The annual supply chain value in clothing is $300 billion, roughly 15 times greater than during the holiday season. Raw material suppliers are often hit the hardest. “The original supplier often has to make payments well in advance of getting paid,” said Greensill Vice Chairman Roland Hartley-Urquhart in the report. “For example, they often have to ship material to the buyer’s mills at their own expense. We can use information held by buyers to see when materials are delivered on a consignment basis.”
Greensill expects outstanding AR in the toy industry to reach $2.4 billion—impacted by the collapse of Toys R Us. There is a growing rift between the manufacturing and delivering of products and the payments being made within the sector, resulting in supplier balance sheet tensions and an increase in the ratio of AR to annual revenue.
—Michael Miller, managing editor
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A new payments deal signed Dec. 12 will change the way Peru uses electronic payments, upgrading the system to be available 24 hours a day, seven days a week and 365 days a year. International payment systems provider Vocalink, a Mastercard company, signed a contract with Peru’s automated clearing house, Cámara de Compensación Electrónica (CCE), to fully modernize Peru’s infrastructure for electronic payments, according to a joint press release.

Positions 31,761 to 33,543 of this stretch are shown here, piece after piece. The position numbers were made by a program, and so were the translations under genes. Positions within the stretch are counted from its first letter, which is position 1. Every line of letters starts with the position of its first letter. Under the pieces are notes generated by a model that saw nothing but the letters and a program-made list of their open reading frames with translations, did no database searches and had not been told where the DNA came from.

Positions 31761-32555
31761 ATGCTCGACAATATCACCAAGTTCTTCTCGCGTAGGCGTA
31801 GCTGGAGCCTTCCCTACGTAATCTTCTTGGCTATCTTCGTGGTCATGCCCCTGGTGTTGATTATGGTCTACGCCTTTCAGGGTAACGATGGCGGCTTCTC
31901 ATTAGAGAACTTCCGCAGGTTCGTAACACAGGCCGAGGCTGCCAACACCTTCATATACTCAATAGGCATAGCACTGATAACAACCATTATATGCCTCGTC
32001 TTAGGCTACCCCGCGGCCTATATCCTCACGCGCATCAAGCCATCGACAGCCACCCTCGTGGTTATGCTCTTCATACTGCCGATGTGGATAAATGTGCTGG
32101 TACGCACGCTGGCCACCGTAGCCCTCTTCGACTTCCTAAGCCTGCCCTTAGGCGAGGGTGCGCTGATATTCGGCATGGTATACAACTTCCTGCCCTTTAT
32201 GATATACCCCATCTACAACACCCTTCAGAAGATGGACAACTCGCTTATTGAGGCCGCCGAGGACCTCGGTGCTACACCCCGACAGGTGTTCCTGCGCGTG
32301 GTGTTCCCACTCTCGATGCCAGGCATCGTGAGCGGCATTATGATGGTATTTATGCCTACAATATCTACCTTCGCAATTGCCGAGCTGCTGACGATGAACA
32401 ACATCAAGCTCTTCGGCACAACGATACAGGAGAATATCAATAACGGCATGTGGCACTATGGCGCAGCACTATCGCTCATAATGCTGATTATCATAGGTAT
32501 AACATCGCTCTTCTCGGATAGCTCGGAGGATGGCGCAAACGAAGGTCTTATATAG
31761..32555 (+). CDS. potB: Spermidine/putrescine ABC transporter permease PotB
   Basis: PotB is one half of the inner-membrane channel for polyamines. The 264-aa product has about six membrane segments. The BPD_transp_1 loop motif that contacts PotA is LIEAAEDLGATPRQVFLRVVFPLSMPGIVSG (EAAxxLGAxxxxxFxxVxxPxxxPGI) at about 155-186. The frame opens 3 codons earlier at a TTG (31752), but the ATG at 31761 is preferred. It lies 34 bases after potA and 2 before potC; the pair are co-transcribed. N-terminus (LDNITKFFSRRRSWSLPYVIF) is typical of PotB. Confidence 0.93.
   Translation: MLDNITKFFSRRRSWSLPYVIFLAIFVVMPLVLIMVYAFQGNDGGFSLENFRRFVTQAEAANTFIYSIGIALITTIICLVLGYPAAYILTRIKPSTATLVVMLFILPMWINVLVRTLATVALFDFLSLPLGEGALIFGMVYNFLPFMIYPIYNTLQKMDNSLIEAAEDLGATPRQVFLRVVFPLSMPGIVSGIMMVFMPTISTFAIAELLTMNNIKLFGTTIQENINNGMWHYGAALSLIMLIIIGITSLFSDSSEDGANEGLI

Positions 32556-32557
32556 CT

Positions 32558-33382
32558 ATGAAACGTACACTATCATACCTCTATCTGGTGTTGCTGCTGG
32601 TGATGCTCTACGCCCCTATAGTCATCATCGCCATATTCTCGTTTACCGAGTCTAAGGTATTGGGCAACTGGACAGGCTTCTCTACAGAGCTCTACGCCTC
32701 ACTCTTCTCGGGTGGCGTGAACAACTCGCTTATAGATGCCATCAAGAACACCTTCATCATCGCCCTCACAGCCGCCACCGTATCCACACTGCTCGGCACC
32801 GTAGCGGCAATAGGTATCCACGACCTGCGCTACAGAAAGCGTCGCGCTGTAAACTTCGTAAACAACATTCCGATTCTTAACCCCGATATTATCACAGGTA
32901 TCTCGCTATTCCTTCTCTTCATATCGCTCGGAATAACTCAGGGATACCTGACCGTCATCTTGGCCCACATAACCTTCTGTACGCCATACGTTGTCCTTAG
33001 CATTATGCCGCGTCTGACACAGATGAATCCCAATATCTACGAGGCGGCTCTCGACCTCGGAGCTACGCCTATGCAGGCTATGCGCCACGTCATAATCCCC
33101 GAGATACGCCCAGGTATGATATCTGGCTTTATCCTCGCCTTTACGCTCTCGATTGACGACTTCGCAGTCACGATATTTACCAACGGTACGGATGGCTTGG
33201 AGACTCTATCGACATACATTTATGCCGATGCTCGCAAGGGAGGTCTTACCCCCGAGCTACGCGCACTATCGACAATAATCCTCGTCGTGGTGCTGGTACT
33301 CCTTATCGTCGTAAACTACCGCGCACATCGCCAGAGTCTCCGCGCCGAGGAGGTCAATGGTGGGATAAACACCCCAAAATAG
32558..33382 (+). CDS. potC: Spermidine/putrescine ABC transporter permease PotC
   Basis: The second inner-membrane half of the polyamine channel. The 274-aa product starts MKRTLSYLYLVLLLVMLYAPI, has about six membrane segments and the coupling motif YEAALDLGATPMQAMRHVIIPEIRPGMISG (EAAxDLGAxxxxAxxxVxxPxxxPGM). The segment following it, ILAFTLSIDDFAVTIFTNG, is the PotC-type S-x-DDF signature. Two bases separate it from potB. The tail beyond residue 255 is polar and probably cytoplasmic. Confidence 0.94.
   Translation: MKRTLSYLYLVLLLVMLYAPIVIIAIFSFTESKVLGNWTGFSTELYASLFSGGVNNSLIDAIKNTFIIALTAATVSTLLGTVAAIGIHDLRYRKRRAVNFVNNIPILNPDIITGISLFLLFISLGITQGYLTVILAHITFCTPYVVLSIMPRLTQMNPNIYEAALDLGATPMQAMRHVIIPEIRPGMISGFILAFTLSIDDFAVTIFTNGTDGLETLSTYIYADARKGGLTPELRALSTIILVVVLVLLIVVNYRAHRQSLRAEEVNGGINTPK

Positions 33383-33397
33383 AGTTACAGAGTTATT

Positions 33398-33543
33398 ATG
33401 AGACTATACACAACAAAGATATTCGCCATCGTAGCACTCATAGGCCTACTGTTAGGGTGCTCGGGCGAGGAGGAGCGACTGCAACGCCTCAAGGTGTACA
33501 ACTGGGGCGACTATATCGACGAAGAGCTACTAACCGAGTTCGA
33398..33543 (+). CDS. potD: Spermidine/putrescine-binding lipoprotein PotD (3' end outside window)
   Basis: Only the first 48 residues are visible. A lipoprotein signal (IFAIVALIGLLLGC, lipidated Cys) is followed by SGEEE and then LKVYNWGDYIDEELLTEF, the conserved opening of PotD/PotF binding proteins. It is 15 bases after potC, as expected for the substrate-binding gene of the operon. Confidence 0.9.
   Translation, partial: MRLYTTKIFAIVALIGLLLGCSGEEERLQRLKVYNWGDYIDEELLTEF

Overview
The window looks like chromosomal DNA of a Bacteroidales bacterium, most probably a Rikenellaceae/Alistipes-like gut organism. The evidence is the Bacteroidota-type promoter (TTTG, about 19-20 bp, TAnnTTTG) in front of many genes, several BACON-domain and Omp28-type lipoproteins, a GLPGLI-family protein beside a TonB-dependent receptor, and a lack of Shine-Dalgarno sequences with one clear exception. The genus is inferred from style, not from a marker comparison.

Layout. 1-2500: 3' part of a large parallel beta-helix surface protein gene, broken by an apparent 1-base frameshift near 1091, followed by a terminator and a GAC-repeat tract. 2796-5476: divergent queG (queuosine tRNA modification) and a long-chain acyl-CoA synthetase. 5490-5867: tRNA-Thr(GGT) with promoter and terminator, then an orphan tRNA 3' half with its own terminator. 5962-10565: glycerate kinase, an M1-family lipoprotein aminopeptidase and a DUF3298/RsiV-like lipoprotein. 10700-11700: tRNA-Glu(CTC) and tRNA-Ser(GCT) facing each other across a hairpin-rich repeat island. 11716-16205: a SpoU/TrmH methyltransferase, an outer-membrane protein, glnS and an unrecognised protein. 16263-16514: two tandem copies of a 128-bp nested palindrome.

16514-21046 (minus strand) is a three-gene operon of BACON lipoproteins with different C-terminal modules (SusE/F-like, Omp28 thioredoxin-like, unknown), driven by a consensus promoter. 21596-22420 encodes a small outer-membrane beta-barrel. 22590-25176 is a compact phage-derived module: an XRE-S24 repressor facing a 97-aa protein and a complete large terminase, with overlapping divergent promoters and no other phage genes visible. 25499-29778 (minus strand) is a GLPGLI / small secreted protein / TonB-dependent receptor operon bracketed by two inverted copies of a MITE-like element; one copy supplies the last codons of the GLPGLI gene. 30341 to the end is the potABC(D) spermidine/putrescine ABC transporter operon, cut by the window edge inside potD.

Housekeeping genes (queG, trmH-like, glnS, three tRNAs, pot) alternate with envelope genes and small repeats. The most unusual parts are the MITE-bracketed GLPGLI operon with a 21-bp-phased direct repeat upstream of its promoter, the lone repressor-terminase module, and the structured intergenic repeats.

Peru’s payment infrastructure will see steps into the future of business-to-business (B2B) payments, allowing transactions to take place at any time from any location, upgrading the already existing modes of virtual payments. Vocalink’s Immediate Payments Solution (IPS) will process credit transfers in real time, and it will allow users to send and receive payments from mobile phones using just a phone number: IPS does not require the user to share any bank details.